Unexpected Medical Bills Are Americans’ Worst Financial Fear

Money is the biggest source of stress in the lives of Americans, CNBC reported. Nearly two-thirds of Americans lose sleep over their worries about money. At the top of a long list of expenses they worry about affording is unexpected medical bills. That’s right – families worry more about surprise medical bills than about affording gasoline for their cars, electricity and heat to keep their homes cool and warm, the expense of keeping a roof over their heads and the cost of putting food on the table. In fact, four of the top six costs Americans are worried about being able to afford are related to healthcare, including paying health insurance deductibles, paying for prescription drugs and paying their monthly health insurance premiums.

Unexpected Medical Bills

The Struggle to Afford Medical Care in America

Research shows that 67 percent of Americans surveyed rated unexpected medical bills as their most pressing worry, with 38 percent of respondents “very worried” and 29 percent “somewhat worried.” For 39 percent of adults under age 65 with insurance, that fear has become a reality in the past year, when they found that the medical bills they expected to be covered weren’t or that their out-of-pocket cost was higher than they had anticipated. Among these respondents, half reported that their surprise medical bill was under $500, while almost one in eight were struggling with an unexpected bill for $2,000 or more.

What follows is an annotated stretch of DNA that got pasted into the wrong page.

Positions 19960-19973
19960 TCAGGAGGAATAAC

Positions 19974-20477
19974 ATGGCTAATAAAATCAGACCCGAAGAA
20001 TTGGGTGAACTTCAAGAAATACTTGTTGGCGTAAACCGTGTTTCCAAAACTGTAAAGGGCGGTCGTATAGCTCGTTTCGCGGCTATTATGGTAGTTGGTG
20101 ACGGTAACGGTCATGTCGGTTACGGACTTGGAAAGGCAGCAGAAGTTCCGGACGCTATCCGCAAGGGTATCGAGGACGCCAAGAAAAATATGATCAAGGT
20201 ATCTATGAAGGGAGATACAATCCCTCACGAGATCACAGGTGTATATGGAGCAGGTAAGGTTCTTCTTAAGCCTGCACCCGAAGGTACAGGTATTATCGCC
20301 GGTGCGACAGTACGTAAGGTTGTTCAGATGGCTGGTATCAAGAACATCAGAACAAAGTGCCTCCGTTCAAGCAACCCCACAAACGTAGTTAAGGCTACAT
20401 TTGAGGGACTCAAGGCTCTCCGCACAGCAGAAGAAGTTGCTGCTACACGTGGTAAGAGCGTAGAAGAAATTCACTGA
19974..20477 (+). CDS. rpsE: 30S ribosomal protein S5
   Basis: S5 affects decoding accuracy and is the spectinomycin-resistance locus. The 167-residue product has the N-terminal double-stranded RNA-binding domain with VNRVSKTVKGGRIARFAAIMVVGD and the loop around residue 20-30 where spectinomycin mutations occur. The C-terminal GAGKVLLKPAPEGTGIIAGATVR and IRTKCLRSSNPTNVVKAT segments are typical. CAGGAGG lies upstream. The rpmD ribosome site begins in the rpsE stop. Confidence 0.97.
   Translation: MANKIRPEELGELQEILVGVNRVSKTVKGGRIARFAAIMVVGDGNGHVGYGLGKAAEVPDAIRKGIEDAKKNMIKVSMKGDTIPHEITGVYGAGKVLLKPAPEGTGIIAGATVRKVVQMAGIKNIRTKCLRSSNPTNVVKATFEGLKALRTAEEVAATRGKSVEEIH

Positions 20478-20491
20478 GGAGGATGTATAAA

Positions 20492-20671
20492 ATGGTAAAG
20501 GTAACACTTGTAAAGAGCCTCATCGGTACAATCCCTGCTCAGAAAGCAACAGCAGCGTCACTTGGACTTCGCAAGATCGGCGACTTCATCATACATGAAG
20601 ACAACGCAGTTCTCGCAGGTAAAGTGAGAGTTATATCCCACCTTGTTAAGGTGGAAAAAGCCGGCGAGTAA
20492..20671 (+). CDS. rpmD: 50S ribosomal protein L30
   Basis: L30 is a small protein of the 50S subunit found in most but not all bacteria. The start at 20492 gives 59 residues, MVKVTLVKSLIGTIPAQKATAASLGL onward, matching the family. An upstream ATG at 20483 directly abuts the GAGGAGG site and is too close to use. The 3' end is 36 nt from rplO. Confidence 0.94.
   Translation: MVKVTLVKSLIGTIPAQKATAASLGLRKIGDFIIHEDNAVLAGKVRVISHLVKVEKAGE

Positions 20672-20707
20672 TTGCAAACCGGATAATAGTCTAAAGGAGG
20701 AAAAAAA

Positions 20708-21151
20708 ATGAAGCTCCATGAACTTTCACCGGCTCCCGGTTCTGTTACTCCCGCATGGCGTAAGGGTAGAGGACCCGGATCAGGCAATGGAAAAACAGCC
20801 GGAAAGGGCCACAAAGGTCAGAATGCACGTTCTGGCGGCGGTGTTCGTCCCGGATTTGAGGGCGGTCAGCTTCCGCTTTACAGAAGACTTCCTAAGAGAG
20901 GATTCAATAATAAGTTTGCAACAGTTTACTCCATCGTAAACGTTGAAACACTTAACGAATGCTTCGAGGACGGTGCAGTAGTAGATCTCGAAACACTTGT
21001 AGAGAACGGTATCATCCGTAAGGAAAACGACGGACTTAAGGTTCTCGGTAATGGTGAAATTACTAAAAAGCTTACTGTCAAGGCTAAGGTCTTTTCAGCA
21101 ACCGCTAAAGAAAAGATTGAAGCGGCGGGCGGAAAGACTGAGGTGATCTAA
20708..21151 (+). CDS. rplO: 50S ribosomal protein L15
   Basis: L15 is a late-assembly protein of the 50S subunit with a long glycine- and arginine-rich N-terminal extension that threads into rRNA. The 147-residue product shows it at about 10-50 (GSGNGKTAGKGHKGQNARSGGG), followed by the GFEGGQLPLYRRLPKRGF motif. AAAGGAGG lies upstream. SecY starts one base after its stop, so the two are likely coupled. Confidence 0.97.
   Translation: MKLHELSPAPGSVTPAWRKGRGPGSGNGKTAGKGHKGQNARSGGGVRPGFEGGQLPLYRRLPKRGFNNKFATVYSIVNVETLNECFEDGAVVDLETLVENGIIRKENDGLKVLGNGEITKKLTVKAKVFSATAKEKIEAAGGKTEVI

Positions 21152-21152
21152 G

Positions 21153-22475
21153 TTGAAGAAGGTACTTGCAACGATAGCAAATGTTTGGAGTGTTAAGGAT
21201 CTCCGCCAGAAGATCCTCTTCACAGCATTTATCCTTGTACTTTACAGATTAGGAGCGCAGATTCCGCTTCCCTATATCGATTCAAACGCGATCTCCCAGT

Online Medicine Helps Reduce Unexpected Bills

It may seem like a paradox that the cost for a virtual doctor visit is more clearly communicated than that of a traditional, face-to-face appointment. Yet if most patients called their doctor’s office to ask about the cost of the visit or procedure – not just their copayment amount, but the actual cost – they would have a hard time getting an answer. On the other hand – perhaps because they often are not covered by health insurance – online medical services often have their costs readily available. They tend to be more affordable, as well. At the end of 2016, a virtual doctor visit cost $40 to $50 on average, compared to $176 for a face-to-face visit providing equivalent care.